Don’t expect romance or eloquence from David Michôd’s new film “The King”, which is released in South Korea this week before its upcoming online release on November 1st. This is a solemn and brooding reinterpretation of a series of plays by William Shakespeare including “Henry V”, so you may be disappointed with a number of notable changes in the film, but, at least, it is not wholly without interest thanks to the good efforts from its main cast members.
After the opening scene showing the grim and bleak aftermath of a battle, the movie immediately thrusts us into the problematic political situation surrounding King Henry IV of England (Ben Mendelsohn). It is around the early 15th century, and his country has been suffering from civil wars while the military conflict with France is still being continued, but he is not that willing to solve this complicated circumstance as his body keeps getting deteriorated due to serious illness, even when one of his followers throws a blatant comment on how he lets things get worse day by day without doing anything at all.
More aware of his impending death, Henry IV calls for his eldest son Prince Hal (Timothée Chalamet), who has been spending time with lowlife bums in one of the seediest areas of London since he became quite estranged from his father some time ago. Although he is not that willing to meet his father again, he eventually comes to the court as advised by his loyal drinking buddy Falstaff (Joel Edgerton), but he is only told that his younger brother will succeed his father instead of him.
Prince Hal is not so upset by his father’s decision, and he instantly goes back to his usual days of drinking and other debaucheries, but then a series of unexpected incidents push him toward the position he never wanted from the beginning. After his younger brother dies due to another civil war, he finds himself next in line for the crown again, and then he gets a sort of closure between him and his father right before his father’s death, which promptly leads to his ascension to the throne.
Once he officially becomes King Henry V of England, Prince Hal goes all the way for distancing himself from his former self, and he also tries to bring some changes into his exhausted country with the assistance of his advisor William Gascoigne (Sean Harris), but he cannot help but feel self-doubt and uncertainty at times. As his younger sister, who is incidentally the Queen of Denmark, shrewdly points out to him during their little private moment, being a king is a lonely and risky business because there is not anyone to be wholly trusted in court, and the situation between England and France becomes more tense especially after a rather insulting gift is sent to him.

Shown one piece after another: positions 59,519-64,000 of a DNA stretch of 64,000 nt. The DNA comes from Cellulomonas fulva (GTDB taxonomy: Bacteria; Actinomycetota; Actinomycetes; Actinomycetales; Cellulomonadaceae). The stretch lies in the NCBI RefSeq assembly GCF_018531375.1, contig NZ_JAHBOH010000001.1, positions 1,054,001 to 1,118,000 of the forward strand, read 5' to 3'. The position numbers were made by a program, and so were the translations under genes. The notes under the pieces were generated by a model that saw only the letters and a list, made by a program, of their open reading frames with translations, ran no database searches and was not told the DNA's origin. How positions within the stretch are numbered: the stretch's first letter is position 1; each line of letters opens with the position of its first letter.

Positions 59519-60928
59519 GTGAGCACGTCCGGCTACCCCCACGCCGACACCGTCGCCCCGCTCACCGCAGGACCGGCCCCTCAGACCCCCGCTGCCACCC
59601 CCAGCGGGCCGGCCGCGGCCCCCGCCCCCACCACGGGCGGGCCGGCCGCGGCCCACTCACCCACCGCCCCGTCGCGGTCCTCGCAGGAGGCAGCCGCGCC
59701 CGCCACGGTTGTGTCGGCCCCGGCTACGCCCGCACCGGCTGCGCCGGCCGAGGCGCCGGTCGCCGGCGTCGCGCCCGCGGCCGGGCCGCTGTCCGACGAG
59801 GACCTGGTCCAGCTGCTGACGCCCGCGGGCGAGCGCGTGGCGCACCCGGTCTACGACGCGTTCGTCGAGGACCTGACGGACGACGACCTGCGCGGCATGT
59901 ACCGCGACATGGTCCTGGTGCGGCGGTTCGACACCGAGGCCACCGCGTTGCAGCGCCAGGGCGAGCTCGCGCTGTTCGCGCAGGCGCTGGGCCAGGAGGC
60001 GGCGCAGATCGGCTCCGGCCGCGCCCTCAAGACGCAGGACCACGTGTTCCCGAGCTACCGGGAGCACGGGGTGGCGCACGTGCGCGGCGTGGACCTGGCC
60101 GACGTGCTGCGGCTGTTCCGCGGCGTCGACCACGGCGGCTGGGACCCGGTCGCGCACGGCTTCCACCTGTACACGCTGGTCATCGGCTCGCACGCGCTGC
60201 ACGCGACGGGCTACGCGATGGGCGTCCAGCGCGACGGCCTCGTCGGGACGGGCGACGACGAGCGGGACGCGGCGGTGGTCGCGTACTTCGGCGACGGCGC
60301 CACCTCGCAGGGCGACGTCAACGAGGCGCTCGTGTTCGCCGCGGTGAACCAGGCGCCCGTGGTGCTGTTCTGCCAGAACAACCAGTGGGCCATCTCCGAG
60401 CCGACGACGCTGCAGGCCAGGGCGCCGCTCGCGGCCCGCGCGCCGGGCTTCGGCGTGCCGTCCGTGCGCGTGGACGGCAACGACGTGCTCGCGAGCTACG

Although the king wants to do as little as possible on this increasingly troublesome political matter, there eventually comes a point where he eventually decides that enough is enough. With the full support from Gascoigne and other lords, he boldly embarks on the battle with France, and he also appoints Falstaff as his commander-in-chief because he knows there is a wise and seasoned war veteran behind Falstaff’s seemingly seedy appearance.
During the following battle sequences, the movie curiously sticks to its restrained tone as before. In case of the first battle sequence, it is more or less than a long, arduous waiting game while lots of fireballs are periodically hurled toward a castle, and how this situation is resolved in the end may be a bit too anti-climactic for you. In case of the supposedly climactic sequence unfolded in Agincourt, the movie closely looks at all those grisly and grimy details of soldiers fighting to death on a muddy field, and that is certainly far different from what we saw from Laurence Olivier’s “Henry V” (1944) or Kenneth Branagh’s 1989 film of the same name.
Although the movie often trudges during its second half, it is mostly held together well together by the strong lead performance from Timothée Chalamet, who feels quite different from his Oscar-nominated turn in “Call Me by Your Name” (2017). While initially looking casual and youthful as required, Chalamet is believable in his character’s subsequent transformation along the plot, and he also handles well a crucial scene where his character has to galvanize the army before their big battle, though it is a bit of shame that he is not allowed to deliver something as rousing as that famous speech in Shakespeare’s aforementioned play.
The other notable main cast members did an adequate job of filling their respective supporting roles. While Joel Edgerton, who wrote the screenplay with Michôd, has a little juicy fun with playing one of the most memorable characters created by Shakespeare, Sean Harris and Ben Mendelsohn are dependable as usual, and, as an arrogant French prince, Robert Pattinson gleefully chews his scenes with a deliberately ridiculous Gallic accent. Although she only briefly appears in two scenes, Thomasin McKenzie, who was unforgettable in Debra Granik’s “Leave No Trace” (2018), leaves considerable impression, and the same thing can be said about Lily-Rose Depp, who holds her small place well during her few moments with Chalamet.
While it is not entirely successful in its reinterpretation attempt on Shakespeare’s plays, “The King” is a fairly competent period drama on the whole, and I enjoyed its mood and performance to some degree although I felt impatient with its rather ponderous narrative pacing from time to time. I am glad to watch it at a movie theater instead of watching it at my home later, but I will not urge you to watch it right now.